Landsberger wrote: Beethoven wrote:
Maybe from realizing that getting infected with that virus is not a death sentence. There has to be some kind of data on the survival rate. There was report that 98% who got infected recovered. Depends on how you process it, some say oh ok, some freak out. Dr from where I work said Various drugs have been tried and claimed success.
Just fyi , two things: this is reaching pandemic proportions, meaning a good 90-100 million will be affected in US alone (if we do not proceed w strict public lockdown measures to control
). Two, the 2% death rate is huge for a pandemic. that will mean 2million will die from it in US alone if this goes at this trend (and this is assuming all 100 million gets adequate medical/health care
). Influenza death rate is only about 1/10 of 1%
From the info I receive, locally, the movie theaters are pretty much empty and the malls (my wife works at a major one) are sort of deserted during the weekdays. And w NBA and other major sports suspending their season, hopefully we are going in the right direction on this
Be careful on the statistics of this. Keep in mind that everyone who dies of an upper respiratory infection will be tested and counted in the mortality rate but only people who get tested and live will be counted in the infected rate. Statistically, when you look at previous outbreaks, there are only about 30% of the infected that are confirmed by tests.
A few people I know in the know on the statistical measuring of this believe the true mortality rate is well below 1% when you account for the sick not being counted in the infected totals.
To compare this in Influenza A which has also been sweeping the nation this flu season which has a .1%ish mortality rate but in those statistics they have validated deaths and assumed infected.
When you overlay the conditions of the people dying along with the level of healthcare access you'll find that the mortality rate for someone otherwise healthy in a truly developed country is going to be about what Influenza A has been here in the US. Maybe a little higher but this 10 times higher stuff will most likely turn out to be much, much higher than what will truly occur here in the US. Even that rate is statistical smoke when you look at the underlying health of the individuals.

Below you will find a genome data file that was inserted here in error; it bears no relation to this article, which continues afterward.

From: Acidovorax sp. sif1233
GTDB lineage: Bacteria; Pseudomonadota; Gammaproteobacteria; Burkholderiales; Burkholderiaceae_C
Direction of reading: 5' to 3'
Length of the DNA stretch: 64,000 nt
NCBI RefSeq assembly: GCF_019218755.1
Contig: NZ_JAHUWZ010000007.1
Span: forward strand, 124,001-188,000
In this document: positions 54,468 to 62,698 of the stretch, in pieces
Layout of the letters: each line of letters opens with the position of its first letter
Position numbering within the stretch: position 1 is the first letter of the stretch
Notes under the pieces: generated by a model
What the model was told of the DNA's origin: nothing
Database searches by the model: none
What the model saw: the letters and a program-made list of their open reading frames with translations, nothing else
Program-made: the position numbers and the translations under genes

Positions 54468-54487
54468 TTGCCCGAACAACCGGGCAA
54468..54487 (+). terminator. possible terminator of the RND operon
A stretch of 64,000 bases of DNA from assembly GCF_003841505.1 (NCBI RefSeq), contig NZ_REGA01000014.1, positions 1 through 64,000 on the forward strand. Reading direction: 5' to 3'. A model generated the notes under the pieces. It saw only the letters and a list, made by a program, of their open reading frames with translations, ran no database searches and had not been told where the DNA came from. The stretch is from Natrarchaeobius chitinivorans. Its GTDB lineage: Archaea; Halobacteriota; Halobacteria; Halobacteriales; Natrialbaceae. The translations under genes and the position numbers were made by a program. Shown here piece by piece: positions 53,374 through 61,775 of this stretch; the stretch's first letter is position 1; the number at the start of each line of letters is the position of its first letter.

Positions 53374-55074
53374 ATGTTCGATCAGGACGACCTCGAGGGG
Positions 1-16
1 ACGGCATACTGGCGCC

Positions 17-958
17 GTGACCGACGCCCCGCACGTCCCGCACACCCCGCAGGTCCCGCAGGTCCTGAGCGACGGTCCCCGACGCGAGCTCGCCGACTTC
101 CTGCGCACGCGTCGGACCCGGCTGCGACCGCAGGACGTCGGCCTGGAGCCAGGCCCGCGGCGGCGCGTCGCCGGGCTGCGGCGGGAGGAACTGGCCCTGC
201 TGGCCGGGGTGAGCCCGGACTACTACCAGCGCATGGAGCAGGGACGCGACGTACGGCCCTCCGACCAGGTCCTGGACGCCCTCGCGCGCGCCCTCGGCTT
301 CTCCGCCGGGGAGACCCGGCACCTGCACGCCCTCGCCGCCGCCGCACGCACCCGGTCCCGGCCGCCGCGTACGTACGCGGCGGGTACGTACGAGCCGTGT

To compare.... H1N1 infected 66M confirmed in 2009-10. It is assumed that another 120M had it and were never confirmed. The mortality rate was roughly 2% of the 66M.... not the total assumed 180M
Very good points
I do not know the statistical system/methodology in counting the infection and calculating the mortality rate. Yet, if you suggest that the actual infected no. may be much higher for Coronavirus and the actual mortality rate could be much lower than statistically suggested, Isn't / Wasn't it the same for other virus e.g. flu or H1N1?
That is, to me, you could never know the actual no of infection even you are in the richest country / area. The mortality rate is calculated base on the no. of death over known infected no. for all virus / epidemic. In other words, if this calculated rate is overestimated for coronavirus, the same goes to other virus. The higher mortality rate really mean something !!!!
To my knowledge, the Mainland China changed their standard in confirming whether the patient was infected by coronavirus. At one point, when they could not test all patients, they simply count those with Pneumonitis (i.e. inflammation in lung) as patient infected with coronavirus. Some other place in Asia established a mechanism to screen patients with higher risks for test. For example, if they had been to the Mainland / other area with coronavirus outbreak in the past 14 days and observed with upper respiratory tract infection symptrome, they will be refereed to the hospital and tested. You can see, they are doing more and more to try and identify all people infected with this fatal virus. You may be right about the "error" of the mortality rate. But experience in other place of the world could be seen as a valuable reference for your country and you.
This virus is highly transmissible. Don't underestimate it. Wear a face mask when go out and wash your hands frequently. Do not touch your nose, mouth or even eyes if you haven't washed your hands. This is already the most basic stuff to protect yourself. You may not realize, People in Asia are doing a lot more to protect themselves in the recent months.